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Analysts Worry Russia Has Little Way of Influencing Global Oil Prices

Russia sells a big chunk of its oil to trading houses and oil majors, thus leaving the decisions where and how to store crude to its buyers.

Russia can do little to shore up slumping oil prices — even if OPEC wants it to — as its wells will freeze if they stop pumping oil, and the country has no capacity to store the output it would otherwise export, analysts say.

Before next week's meeting of OPEC, Russia has already spoken to group member Venezuela about the need to "coordinate actions in defense" of oil prices and it plans to send a high-ranking delegation to press the message.

But despite needing oil prices of $100 a barrel to balance its budget, Russia has changed little since 2008 when the Organization of the Petroleum Exporting Countries urged Moscow to join forces to cut supply to shore up prices.

Then and now, the world's biggest producer lacks the ability to increase or turn down its own production.

"Nothing has changed," said Valery Nesterov, an analyst with Sberbank CIB, adding that while China has built storage to beef up its stocks for its energy-intensive economy, Russia has constructed no new facilities.

Nesterov also said Russia had a harsh climate and challenging geology, which meant it cannot simply stop wells from pumping oil. "Russian wells will just freeze if you stop them."

But that does not mean that Moscow will not try to persuade others to help shore up a price, which has fallen 33 percent since June to $78 a barrel.

Igor Sechin, chief executive officer of Russia's biggest oil producer Rosneft and a long-standing ally of President Vladimir Putin, and Energy Minister Alexander Novak will both fly to Austria days before OPEC is due to meet in Vienna.

They are due to attend a conference with Venezuelan officials, but have not shed light on the agenda or the other participants. Novak's spokeswoman said Thursday that the minister would not attend the OPEC meeting itself.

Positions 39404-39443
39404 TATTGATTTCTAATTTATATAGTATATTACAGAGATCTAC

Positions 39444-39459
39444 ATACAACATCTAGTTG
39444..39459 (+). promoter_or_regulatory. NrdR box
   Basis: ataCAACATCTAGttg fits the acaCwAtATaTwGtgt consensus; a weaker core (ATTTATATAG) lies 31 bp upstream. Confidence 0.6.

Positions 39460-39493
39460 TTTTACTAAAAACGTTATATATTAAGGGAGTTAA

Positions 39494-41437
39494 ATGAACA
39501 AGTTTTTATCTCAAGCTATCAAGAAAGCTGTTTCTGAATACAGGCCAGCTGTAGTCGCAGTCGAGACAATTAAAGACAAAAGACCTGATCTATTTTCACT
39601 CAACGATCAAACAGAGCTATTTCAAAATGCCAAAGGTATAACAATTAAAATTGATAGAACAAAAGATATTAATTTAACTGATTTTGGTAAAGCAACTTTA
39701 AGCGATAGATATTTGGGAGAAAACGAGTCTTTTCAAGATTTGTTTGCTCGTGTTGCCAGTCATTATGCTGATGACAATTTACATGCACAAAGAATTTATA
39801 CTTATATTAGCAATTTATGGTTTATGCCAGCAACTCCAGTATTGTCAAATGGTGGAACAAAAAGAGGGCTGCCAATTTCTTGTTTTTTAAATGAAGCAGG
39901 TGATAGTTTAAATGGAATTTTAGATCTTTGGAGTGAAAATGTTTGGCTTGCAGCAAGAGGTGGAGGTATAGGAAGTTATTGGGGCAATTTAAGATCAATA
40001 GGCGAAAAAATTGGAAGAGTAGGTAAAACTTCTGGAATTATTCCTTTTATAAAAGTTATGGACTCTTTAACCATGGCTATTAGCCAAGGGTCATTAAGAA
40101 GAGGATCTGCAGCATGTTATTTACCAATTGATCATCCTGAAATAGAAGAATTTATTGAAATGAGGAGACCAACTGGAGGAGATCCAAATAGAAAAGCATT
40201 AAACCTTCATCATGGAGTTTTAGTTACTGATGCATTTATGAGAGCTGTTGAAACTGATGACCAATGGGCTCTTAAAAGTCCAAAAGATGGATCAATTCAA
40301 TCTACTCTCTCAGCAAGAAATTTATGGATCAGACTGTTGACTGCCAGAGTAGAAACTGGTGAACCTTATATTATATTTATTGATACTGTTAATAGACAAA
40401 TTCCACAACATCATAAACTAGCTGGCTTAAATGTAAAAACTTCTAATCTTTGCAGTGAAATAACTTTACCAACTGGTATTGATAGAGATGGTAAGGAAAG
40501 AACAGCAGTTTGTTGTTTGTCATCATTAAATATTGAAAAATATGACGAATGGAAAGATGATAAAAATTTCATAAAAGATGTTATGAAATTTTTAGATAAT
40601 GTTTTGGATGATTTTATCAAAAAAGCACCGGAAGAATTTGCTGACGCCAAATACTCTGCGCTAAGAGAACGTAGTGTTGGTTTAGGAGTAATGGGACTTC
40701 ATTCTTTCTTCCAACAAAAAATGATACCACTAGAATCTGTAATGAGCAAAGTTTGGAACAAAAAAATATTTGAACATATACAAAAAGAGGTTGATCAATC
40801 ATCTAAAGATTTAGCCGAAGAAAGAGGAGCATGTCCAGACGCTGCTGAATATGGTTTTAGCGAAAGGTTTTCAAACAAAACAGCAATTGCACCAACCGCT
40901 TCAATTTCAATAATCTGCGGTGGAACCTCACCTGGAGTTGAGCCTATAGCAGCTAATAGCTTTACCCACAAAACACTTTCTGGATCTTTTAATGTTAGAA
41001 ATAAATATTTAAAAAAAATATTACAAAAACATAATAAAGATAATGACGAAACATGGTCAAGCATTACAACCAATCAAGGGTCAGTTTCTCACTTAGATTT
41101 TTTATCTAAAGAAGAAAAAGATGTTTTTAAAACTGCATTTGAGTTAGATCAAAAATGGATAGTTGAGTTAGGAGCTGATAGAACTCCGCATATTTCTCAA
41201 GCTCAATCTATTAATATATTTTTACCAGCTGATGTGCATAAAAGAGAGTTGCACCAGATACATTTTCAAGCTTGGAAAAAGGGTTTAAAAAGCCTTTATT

Oil market watchers are divided on the outcome of the meeting in Vienna, which will be the most uncertain for years. Analysts are split over whether there will be a coordinated cut, with some saying output could be reduced by up to 1.5 million barrels per day (bpd).

Only Revolution Will Help

Some experts argue that Russia could even need oil prices as high as $115 to balance the budget, since social and military spending have soared, while Western sanctions over Ukraine have cut off Moscow from funds it borrows in Western financial markets.

Given that its production cannot be stopped, the only option left would be for Russia to cut its exports, which stand at about 4 million bpd.

Asked whether Russia could hold back oil it would normally export, a trader at a major western oil company said: "And where would you put it?"

Some oil could be stored in the Transneft pipeline system, one of the world's longest, he said. But it was never supposed to be used for prolonged storage, as it is reserve capacity to be used only in the event of if technical problems.

Transneft did not respond to a request for comment.

Russia's only major oil storage facility, the floating storage vessel Belokamenka located in the Barents Sea, can hold 2.6 million barrels.

An industry source said that even though Belokamenka is not full at the moment "you will need 365 like it to take off 2 million bpd from the market."

The position is different with Saudi Arabia, OPEC's leading producer. Unlike in Russia, where about a half of oil production is in private hands, Saudi Arabia controls all of its output via state-owned Saudi Aramco.

The company has a large fleet of supertankers that can be used to store oil at sea and also owns or leases oil storage facilities around the world.

Russia sells a big chunk of its oil to trading houses and oil majors, thus leaving the decisions where and how to store crude to its buyers.

Mikhail Krutikhin, a partner with the RusEnergy consultancy, said Russia could not influence oil prices through export cuts and joked that more drastic measures might be needed.

"There is no real way for Russia to support prices, only to make a revolution [in] some oil producing country," he said.

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